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Coronavirus updates (Aug. 17-Aug. 30): Coronavirus effects on private markets

PitchBook is providing continuing coverage of the coronavirus outbreak and its impact on the private markets. This page is updated daily.

With coronavirus cases surging, Melbourne, Australia, is in a stage four lockdown until Sept. 13, with the city's nearly 5 million inhabitants allowed to leave them home in very limited circumstances. (Daniel Pockett/Getty Images)

PitchBook is providing ongoing coverage of the coronavirus outbreak and its effects across the private markets and the economy.

Latest news on the coronavirus

In case you missed it:

VC valuations soar, unicorns proliferate in Europe during 2020

In the early years of the 2010s, one could count the number of European unicorns on two hands. But as the region’s venture ecosystem has matured, its population of companies carrying $1 billion valuations has spiked. There were 53 unicorns in Europe as of the end of June, with a combined valuation approaching €100 billion.

PitchBook’s Q2 2020 European VC Valuations Report explores this and several other key trends across Europe’s burgeoning venture scene, including:

  • The average pre-money valuation for European venture deals has skyrocketed in 2020
  • Nontraditional investors have remained committed to European VC amid the pandemic
  • Median exit values have slumped from last year’s figures

—Nizar Tarhuni, Nalin Patel and Masaun Nelson, 5:00 p.m. PDT, Aug. 27

Juni Learning books $10.5M

Edtech startup Juni Learning has announced a $10.5 million Series A led by Forerunner Ventures, with participation from AME Cloud Ventures, Index Ventures and Pear VC. The round closed prior to the COVID-19 pandemic. The San Francisco-based company is the operator of a live distance-learning platform that offers computer science, math and English courses for students aged eight to 18 years old. —Priyamvada Mathur, 4:14 p.m. PDT, Aug. 27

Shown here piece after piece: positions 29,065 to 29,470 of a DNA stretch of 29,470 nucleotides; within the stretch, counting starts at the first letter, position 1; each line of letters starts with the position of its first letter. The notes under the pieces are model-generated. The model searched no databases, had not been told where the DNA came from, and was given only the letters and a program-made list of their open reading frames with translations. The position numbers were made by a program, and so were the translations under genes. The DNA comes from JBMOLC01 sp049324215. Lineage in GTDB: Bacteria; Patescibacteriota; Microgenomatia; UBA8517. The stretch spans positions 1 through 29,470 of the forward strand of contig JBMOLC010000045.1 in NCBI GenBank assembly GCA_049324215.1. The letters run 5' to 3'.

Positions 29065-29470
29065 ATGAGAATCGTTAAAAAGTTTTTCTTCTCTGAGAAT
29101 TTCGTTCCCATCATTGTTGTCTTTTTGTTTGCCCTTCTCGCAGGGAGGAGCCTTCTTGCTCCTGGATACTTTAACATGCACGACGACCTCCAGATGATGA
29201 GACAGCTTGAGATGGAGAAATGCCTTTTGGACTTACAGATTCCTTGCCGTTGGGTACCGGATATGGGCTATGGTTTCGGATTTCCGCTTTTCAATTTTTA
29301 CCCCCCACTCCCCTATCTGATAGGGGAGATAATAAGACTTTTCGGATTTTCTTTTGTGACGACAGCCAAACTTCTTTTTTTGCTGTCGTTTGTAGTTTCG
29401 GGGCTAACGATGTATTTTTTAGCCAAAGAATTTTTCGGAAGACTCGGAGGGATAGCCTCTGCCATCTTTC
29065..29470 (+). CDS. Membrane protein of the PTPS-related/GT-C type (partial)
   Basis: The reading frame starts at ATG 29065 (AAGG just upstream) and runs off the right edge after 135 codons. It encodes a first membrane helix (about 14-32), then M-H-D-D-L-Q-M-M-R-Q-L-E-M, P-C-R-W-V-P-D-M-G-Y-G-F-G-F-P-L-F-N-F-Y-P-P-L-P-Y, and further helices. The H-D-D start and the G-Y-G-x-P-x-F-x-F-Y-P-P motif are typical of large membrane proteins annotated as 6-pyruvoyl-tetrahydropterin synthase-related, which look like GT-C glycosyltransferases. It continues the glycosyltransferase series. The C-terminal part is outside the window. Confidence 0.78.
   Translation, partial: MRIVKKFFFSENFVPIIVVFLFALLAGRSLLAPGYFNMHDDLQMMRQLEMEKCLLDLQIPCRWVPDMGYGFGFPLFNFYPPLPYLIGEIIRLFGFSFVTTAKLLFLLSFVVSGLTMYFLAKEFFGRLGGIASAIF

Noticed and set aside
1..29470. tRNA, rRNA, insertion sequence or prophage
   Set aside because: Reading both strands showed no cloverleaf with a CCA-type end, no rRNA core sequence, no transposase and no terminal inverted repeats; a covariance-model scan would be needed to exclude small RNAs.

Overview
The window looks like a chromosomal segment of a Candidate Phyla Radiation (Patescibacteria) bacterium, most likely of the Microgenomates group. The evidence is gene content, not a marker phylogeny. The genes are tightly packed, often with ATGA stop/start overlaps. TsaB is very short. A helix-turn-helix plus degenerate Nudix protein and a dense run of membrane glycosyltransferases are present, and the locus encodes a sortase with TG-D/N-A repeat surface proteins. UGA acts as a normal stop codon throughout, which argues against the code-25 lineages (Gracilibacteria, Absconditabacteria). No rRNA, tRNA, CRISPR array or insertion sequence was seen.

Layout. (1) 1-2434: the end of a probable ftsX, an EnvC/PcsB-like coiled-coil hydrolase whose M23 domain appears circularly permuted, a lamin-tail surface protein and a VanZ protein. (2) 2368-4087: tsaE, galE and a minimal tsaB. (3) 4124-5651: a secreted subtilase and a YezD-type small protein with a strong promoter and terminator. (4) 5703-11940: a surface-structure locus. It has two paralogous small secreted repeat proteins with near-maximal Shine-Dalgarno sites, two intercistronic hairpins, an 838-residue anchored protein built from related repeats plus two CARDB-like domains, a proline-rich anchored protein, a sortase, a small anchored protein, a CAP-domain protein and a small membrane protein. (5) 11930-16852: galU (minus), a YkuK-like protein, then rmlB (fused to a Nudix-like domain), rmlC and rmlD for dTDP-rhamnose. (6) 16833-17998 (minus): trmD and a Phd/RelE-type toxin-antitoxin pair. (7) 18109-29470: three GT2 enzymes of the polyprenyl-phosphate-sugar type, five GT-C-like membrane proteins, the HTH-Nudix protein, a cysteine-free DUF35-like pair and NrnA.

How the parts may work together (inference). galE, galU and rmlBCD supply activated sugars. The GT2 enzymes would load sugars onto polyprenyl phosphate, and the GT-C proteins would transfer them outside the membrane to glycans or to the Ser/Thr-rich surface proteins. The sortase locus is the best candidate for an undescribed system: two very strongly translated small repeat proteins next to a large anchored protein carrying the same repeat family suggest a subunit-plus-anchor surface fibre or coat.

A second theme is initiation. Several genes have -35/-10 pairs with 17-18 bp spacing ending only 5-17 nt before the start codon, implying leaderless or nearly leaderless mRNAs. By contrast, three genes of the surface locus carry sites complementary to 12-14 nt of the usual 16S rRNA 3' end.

J. Crew’s bankruptcy plan gets court approval

A US bankruptcy court has approved J. Crew’s plan to exit Chapter 11 next month after the clothing retailer filed for bankruptcy protection earlier this year when sales plummeted due to the COVID-19 pandemic. The company will carry out a $1.6 billion debt-for-equity swap with lenders and receive $800 million in new loans. TPG Capital and Leonard Green & Partners had backed J. Crew since a roughly $3 billion acquisition in 2011. —Adam Lewis, 4:02 p.m. PDT, Aug. 27

Coronavirus effects on venture capital

Amwell files for IPO, snags $100M from Google Cloud

Telemedicine startup Amwell has filed to go public on the NYSE and arranged a concurrent $100 million private placement from Google Cloud. Amwell will move some of its telehealth video traffic to Google Cloud as part of a partnership. The company didn’t say how many shares it would sell in the IPO or at what price range. Amwell’s revenue rose 77% year-over-year in the first six months of 2020, as the pandemic drove demand for virtual health visits. The company’s net losses jumped 173% to $113 million during the same period. —James Thorne, 12:00 p.m. PDT, Aug. 25